Friday, 10 February 2012

Lessons from the junk bonds debacles of the 1980s and their collapse in 1990

Contrary to the promises of underwriters, junk bonds were a poor investment. They offered too little return for their substantial risk. To meet contractual interest and principal obligations, the number of things that needed to go right for issuers was high while the margin for error was low. Although the potential return was several hundred basis points annually in excess of U.S. Treasury securities, the risk involved the possible loss of one's entire investment.

Motivated by self-interest and greed, respectively, underwriters and buyers of junk bonds rationalized their actions. They accepted claims of a low default rate, and they used cash flow, as measured by EBITDA, as the principal determinant of underlying value. They even argued that a well-diversified portfolio of junk bonds was safe.

As this market collapsed in 1990, junk bonds were transformed into the financial equivalent of roach motels; investors could get in, but they couldn't get out. Bullish assumptions were replaced by bearish ones. Investor focus shifted from what might go right to what could go wrong, and prices plummeted.

Why should the history of the junk-bond market in the 1980s interest investors today? If you personally avoided investing in newly issued junk bonds, what difference should it make to you if other investors lost money? The answer is that junk bonds had a pernicious effect on other sectors of the financial markets and on the behavior of most financial-market participants. The overpricing of junk bonds allowed many takeovers to take place at inflated valuations. The excess profits enjoyed by the shareholders of the acquired companies were about equal to the losses eventually experienced by the buyers of this junk. Cash received by equity investors from junk-bond-financed acquisitions returned to the stock market, bidding up the prices of shares in still independent companies. The market prices of securities involved in arbitrage transactions, exchange offers, and corporate reorganizations were all influenced by the excessive valuations made possible by the junk-bond market. As a result, even those who avoided owning junk bonds found it difficult to escape their influence completely.  We may confidently expect that there will be new investment fads in the future. They too will expand beyond the rational limitations of the innovation. As surely as this will happen, it is equally certain that no bells will toll to announce the excess. Investors who study the junk-bond debacle may be able to identify these new fads for what they are and avoid them. And as we shall see in the chapters that follow, avoiding losses is the most important prerequisite to investment success.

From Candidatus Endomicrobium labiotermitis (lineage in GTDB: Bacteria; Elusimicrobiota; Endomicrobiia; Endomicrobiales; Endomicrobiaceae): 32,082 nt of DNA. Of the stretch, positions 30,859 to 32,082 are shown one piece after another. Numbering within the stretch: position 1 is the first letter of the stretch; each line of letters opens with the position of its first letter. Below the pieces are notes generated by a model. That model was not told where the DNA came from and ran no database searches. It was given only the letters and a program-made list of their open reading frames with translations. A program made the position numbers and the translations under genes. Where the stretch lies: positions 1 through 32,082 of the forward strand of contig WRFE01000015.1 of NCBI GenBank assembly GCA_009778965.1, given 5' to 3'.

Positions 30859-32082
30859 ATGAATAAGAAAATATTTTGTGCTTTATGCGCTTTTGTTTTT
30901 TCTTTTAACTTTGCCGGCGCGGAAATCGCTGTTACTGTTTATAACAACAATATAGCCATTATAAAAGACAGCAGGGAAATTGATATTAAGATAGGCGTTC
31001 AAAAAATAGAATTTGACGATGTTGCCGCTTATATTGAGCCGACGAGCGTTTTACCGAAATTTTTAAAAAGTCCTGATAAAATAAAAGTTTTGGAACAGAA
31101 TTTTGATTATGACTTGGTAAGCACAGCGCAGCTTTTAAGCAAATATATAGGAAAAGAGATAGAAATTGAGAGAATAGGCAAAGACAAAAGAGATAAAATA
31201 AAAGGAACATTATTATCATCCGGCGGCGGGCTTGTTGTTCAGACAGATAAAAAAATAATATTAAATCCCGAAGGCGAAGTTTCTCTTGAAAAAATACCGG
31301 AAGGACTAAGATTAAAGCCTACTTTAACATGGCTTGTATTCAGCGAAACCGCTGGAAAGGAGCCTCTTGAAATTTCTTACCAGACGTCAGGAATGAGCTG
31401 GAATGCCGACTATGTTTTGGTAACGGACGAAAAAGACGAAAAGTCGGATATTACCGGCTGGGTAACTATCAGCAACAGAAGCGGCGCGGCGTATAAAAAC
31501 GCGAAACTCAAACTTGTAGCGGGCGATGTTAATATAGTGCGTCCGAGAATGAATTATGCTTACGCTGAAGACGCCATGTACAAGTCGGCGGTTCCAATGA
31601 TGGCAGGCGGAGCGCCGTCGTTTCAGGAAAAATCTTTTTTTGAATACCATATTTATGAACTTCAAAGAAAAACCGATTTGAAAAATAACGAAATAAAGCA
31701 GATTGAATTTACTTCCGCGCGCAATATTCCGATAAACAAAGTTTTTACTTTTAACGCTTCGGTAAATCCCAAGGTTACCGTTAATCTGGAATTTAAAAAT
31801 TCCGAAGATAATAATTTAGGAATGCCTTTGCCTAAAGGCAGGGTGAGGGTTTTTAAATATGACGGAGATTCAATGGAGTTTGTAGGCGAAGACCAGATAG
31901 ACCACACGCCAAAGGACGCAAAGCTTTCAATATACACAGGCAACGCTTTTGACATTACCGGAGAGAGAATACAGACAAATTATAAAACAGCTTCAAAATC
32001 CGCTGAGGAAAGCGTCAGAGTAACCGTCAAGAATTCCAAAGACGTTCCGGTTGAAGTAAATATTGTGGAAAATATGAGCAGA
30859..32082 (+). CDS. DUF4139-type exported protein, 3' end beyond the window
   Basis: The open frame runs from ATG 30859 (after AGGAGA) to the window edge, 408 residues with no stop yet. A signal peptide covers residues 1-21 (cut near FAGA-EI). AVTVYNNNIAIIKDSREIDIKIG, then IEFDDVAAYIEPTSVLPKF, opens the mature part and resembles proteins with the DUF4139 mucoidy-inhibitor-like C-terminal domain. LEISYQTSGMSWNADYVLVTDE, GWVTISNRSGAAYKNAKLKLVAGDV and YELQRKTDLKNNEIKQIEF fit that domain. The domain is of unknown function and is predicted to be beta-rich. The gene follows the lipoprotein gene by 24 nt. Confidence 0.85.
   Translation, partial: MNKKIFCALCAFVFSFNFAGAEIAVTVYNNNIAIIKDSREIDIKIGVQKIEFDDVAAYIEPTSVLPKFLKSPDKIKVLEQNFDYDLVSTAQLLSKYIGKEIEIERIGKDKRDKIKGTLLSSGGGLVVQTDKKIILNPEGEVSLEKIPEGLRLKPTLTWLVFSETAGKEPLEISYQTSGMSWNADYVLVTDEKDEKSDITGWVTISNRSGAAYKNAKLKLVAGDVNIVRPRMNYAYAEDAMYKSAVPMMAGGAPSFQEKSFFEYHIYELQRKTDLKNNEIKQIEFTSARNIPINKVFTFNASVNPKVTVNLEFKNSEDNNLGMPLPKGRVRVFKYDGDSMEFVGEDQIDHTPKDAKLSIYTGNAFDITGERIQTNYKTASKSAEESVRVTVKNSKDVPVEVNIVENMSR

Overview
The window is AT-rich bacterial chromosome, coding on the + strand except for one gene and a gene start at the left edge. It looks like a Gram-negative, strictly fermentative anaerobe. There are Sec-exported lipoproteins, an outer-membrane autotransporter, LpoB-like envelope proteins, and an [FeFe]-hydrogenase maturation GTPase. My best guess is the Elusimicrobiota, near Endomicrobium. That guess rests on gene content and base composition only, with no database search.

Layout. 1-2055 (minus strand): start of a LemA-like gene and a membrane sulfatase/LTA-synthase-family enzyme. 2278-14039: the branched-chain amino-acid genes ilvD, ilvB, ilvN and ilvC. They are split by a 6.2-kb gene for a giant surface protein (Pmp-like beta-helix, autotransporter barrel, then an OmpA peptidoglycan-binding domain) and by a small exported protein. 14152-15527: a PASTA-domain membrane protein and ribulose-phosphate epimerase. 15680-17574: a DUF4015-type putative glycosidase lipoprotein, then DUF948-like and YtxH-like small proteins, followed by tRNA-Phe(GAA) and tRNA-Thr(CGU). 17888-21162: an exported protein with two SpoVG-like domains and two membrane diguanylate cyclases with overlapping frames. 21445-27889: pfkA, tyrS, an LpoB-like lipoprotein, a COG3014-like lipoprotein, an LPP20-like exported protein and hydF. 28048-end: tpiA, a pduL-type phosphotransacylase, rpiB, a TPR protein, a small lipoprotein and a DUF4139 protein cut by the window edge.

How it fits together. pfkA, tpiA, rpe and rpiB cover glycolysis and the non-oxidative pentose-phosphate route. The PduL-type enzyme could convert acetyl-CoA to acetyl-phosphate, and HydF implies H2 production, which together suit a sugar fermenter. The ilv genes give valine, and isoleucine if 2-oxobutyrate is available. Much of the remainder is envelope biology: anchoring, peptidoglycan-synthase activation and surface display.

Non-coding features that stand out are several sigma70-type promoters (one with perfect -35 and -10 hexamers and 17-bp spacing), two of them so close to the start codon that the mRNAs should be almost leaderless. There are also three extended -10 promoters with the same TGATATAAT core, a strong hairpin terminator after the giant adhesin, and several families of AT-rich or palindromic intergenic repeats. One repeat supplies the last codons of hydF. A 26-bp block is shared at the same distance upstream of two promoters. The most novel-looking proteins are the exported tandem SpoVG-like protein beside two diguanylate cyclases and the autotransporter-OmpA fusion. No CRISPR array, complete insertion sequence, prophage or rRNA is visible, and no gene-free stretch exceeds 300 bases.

Ref: Margin of Safety by Seth Klarman

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